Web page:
One source I read said that the ideal formula was an 8:1:1 ratio of dashi to soy and mirin, but this notion of an "ideal" ratio was undermined by several other books and websites I consulted, which suggested different ratios based on the use. I tested out that 8:1:1 ratio, which was mild and pleasant if unexceptional, as well as the 4:1:1 ratio another source recommended, which I found a little too heavy on the alcoholic punch of mirin.

Ultimately, I found my solution in Nancy Singleton Hachisu's book, Japanese Farm Food. In it, she first makes a 4:1 mixture of soy sauce and mirin, heating the mirin to cook off its alcohol, then dissolving sugar into it and finally cooking it all briefly with the soy sauce. She calls this mixture kaeshi, and it's this that she blends with the dashi, in a 3:1 ratio of dashi to kaeshi when serving it chilled. (She uses a 10:1 ratio when serving the broth hot.) The result is a broth that's more complex, with the mirin acting as a subtle background note. This method is especially cool because you can make a larger batch of the kaeshi and keep it in the fridge—in her book, Hachisu says up to a month, though I've found that it typically lasts even longer—then mix it with dashi whenever you need it. It's a condiment I will definitely be keeping in my kitchen from now on.

When I emailed Hachisu and asked her about the kaeshi, she told me it was a method she'd picked up from a Japanese chef named Kanji Nakatani, or "Kanchan" for short, who runs a couple of top-notch soba restaurants near her farm in Saitama Prefecture. The ratios he uses, she said, are just guidelines, and can be adjusted for any number of reasons, including the season—in the summer, for instance, he may make the broths slightly saltier. Most of us won't be quite so expert as to fine-tune the broth with those kinds of considerations in mind, but it's helpful to be reminded that the broth can be adjusted to your own taste and mood, maybe with more dashi for a lighter flavor one day and more kaeshi for a more salty-savory kick another.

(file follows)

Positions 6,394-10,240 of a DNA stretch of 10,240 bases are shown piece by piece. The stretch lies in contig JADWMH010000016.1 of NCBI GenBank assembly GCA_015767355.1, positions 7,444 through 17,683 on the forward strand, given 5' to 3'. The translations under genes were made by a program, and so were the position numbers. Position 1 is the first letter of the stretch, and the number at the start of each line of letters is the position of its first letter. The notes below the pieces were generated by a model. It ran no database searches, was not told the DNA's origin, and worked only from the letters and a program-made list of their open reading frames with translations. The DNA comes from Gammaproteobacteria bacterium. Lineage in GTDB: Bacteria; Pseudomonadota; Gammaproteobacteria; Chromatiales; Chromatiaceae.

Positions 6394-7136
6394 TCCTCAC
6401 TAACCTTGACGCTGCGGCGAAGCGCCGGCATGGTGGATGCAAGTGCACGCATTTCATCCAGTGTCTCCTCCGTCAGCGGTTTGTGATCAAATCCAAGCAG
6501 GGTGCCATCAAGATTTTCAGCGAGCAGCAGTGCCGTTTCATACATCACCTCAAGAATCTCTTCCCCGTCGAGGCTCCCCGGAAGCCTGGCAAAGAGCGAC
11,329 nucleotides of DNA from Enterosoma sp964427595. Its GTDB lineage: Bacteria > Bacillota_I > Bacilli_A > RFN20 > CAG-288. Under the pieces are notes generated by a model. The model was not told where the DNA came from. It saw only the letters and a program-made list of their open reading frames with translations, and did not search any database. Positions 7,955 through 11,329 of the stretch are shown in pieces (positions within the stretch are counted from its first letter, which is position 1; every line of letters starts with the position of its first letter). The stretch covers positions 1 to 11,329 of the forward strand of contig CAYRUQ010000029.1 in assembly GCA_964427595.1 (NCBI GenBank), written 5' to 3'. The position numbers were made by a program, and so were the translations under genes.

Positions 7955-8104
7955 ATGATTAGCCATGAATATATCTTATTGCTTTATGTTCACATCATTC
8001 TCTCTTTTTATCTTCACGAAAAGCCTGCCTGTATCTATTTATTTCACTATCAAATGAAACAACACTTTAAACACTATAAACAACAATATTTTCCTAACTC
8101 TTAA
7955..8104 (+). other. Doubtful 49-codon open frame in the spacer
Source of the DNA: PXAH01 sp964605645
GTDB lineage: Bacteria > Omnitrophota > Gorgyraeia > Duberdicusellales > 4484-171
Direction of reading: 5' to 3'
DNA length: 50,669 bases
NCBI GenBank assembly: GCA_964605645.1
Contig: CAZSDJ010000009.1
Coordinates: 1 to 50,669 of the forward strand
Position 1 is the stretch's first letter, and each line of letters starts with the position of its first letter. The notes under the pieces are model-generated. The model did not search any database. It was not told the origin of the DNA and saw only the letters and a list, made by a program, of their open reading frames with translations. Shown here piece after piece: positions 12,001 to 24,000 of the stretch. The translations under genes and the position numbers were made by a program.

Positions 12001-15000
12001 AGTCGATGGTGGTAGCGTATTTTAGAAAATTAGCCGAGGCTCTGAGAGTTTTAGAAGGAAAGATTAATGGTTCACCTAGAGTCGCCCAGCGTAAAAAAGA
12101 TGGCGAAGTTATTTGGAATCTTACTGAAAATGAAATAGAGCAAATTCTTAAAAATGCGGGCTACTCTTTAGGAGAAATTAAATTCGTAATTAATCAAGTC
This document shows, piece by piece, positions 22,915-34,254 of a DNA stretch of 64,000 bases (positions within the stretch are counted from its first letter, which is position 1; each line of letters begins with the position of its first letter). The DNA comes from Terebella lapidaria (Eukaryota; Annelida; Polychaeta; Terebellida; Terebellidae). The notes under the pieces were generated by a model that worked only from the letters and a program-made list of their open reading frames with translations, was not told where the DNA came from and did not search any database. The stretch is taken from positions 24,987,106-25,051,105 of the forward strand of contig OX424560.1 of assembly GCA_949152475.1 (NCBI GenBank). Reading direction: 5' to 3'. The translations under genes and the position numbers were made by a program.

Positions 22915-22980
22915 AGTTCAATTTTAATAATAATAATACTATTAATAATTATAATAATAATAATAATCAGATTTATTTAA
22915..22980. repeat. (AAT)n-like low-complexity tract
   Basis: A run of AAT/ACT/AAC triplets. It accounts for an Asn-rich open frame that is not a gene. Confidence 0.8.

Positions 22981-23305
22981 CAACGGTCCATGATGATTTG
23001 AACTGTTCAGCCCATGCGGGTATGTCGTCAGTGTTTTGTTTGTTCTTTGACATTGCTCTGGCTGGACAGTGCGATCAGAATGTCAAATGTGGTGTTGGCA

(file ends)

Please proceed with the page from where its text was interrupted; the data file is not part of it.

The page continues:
To serve the onsen eggs, simply slide them into small bowls and pour the chilled broth around them. Top with thinly sliced scallion, and you're all set. It's not quite the same experience as being at an onsen in Japan, but it'll get you closer.